March 2014 Editions - Beverage Journal, Maryland and Washington, DC Wed, 26 Oct 2016 07:28:27 -0400 Joomla! - Open Source Content Management en-gb Frank Jones: Front and Center at the Gibson FrankJones.jpg - 130.62 KB

Frank Jones, bartender extraordinaire at The Gibson in Washington, D.C., is quick to list star mixologist Gina Chersevani among his first mentors in the business.  Chuckling at the memory of her early tutelage, he recalled, "Gina would always tell me that I was messy and slow!  What she was trying to get me to see was, as a bartender, you are constantly on display.  You don't really think of yourself as being part of the atmosphere, per se, but you are.  Unlike a server at a table, you can't leave your post.  You're stuck there, you're in a fish bowl, and they're watching you.  So, in turn, I've learned to be much more neat.  It's very important to always be aware of the fact that you are being watched and to bring some degree of elegance to the job."

Winner of last year's Artini competition at the Corcoran Gallery, Jones has been tending bar in the Washington metro area for a decade now. He started at the Poste Moderne Brasserie in the Hotel Monaco.  From there, he went to Ardeo + Bardeo, the Belga Cafe, and the Jack Rose Dining Saloon.  "Now I am very happy to be at The Gibson," he stated, "where I pretty much manage the cocktail program."

Jones describes The Gibson as a "speakeasy-style cocktail bar," which is located on 14th and U Streets in the District.  He and his staff specialize in pre-Prohibition-style cocktails, as well as craft cocktails.  "My favorite part of the job," he stated, "is coming up with the drinks and then seeing the guests interact with them, seeing them surprised and happy with what has been set in front of them.  Few Spirits are especially great to work with.  I have two favorites.  One is the Few Rye and the other is the Barrel Aged Gin.  I think the gin, in particular, is just amazing."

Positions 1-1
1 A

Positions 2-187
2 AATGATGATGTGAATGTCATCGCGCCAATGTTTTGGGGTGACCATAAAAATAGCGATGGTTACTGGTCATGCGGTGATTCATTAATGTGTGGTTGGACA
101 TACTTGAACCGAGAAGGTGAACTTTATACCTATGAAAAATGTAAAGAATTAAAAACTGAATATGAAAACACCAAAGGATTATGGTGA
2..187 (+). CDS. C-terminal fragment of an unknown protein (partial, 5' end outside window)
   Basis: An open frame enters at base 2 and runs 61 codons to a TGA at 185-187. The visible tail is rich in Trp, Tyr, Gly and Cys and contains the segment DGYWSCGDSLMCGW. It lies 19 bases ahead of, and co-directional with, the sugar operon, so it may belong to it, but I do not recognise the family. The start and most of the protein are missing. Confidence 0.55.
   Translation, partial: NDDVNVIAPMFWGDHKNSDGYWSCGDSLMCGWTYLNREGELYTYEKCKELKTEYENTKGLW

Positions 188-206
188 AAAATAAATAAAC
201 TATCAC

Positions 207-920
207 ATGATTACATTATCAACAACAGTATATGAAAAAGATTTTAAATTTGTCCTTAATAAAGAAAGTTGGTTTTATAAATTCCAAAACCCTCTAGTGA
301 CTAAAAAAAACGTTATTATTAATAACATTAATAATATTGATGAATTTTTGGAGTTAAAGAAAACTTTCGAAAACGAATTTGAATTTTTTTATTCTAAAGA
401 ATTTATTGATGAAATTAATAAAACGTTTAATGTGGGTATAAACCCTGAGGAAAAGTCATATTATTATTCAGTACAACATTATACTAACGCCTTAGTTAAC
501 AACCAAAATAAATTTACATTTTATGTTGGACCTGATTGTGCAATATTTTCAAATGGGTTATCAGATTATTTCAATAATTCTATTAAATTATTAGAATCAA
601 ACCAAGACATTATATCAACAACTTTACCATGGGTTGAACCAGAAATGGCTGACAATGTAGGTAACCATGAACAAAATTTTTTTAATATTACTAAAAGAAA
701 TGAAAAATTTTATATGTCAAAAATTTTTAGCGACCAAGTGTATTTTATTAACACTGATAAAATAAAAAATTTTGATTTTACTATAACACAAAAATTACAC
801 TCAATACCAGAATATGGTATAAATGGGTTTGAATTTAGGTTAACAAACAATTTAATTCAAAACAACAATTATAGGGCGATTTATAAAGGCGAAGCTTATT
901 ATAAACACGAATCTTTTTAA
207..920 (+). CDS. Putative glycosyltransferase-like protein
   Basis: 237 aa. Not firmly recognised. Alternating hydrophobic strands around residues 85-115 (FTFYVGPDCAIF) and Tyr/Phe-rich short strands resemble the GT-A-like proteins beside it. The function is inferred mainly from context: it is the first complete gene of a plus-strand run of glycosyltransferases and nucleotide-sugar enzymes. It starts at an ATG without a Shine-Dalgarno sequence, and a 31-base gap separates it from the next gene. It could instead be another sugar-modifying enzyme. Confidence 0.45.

He continued, "The most challenging part is consistently coming up with something that you haven't seen already.  Once you get the idea, you're good to go.  You can work it out.  I usually just sit at the bar and ask myself, 'What haven't I put in a drink?' And then I'll think about things that might go well with that. Or, I'll look at a liquor that I don't necessarily care all that much for, that I've kind of avoided using, and I'll force myself to use it in some obscure way.  I also get a lot of inspiration from food and things that I like to eat."